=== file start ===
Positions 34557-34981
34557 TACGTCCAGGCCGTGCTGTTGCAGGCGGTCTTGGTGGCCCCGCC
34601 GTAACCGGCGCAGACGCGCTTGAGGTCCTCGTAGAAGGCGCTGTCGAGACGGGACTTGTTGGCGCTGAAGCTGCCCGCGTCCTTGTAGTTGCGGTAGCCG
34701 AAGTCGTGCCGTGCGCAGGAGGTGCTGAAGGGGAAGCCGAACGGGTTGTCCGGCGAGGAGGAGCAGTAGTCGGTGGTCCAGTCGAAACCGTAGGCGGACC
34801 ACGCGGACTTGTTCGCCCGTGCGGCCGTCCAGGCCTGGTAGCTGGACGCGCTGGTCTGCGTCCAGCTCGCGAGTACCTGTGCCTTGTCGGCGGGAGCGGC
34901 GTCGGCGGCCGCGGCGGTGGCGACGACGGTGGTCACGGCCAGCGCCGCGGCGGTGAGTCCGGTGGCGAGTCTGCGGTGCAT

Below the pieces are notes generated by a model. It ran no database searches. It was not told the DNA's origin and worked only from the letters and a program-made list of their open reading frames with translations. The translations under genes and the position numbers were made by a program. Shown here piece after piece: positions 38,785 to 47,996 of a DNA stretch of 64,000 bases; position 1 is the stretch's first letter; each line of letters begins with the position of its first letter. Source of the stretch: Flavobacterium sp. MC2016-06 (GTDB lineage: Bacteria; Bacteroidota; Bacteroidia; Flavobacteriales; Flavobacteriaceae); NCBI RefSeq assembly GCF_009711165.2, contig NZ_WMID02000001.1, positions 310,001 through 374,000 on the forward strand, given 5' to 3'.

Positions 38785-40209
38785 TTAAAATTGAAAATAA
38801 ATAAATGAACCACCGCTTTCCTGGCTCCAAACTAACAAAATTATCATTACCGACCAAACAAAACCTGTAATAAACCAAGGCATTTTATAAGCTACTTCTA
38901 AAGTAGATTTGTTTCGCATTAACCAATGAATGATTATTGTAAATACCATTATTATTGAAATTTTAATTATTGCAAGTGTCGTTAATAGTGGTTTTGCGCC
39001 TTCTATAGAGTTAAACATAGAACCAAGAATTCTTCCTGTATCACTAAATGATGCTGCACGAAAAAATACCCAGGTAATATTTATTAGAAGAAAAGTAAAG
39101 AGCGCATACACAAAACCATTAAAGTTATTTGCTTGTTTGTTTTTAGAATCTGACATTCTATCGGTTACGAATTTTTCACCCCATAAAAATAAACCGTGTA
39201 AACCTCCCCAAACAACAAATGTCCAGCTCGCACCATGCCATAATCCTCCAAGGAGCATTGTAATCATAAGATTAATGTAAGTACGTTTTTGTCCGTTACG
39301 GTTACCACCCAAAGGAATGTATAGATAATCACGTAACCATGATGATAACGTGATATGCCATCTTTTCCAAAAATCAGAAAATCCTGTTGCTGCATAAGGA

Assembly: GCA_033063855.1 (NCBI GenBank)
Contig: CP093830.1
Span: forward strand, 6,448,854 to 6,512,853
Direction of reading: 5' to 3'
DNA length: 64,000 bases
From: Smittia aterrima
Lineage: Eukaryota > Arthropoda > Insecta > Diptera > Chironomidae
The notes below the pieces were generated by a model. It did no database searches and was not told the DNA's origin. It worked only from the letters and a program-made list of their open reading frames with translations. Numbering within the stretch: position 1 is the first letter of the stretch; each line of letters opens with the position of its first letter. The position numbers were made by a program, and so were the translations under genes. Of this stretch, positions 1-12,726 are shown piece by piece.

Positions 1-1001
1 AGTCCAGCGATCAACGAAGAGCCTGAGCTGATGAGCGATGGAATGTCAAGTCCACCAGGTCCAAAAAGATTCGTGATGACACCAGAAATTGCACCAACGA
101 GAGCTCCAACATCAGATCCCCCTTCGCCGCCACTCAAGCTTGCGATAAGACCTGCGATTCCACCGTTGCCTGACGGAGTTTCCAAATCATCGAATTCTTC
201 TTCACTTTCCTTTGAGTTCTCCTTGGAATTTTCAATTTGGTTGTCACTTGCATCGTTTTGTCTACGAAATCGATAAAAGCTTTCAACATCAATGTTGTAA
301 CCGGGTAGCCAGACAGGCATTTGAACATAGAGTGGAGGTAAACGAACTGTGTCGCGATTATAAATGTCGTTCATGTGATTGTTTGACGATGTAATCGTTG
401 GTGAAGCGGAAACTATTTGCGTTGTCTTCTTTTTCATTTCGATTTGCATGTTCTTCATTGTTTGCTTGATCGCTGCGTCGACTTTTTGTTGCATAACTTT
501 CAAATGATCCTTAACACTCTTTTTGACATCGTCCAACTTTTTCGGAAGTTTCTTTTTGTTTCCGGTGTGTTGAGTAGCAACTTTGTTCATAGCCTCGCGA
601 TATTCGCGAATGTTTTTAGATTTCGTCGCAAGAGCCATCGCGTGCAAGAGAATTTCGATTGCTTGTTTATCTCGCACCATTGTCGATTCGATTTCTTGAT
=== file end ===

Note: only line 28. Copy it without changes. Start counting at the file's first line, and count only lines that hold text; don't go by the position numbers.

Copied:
301 CCGGGTAGCCAGACAGGCATTTGAACATAGAGTGGAGGTAAACGAACTGTGTCGCGATTATAAATGTCGTTCATGTGATTGTTTGACGATGTAATCGTTG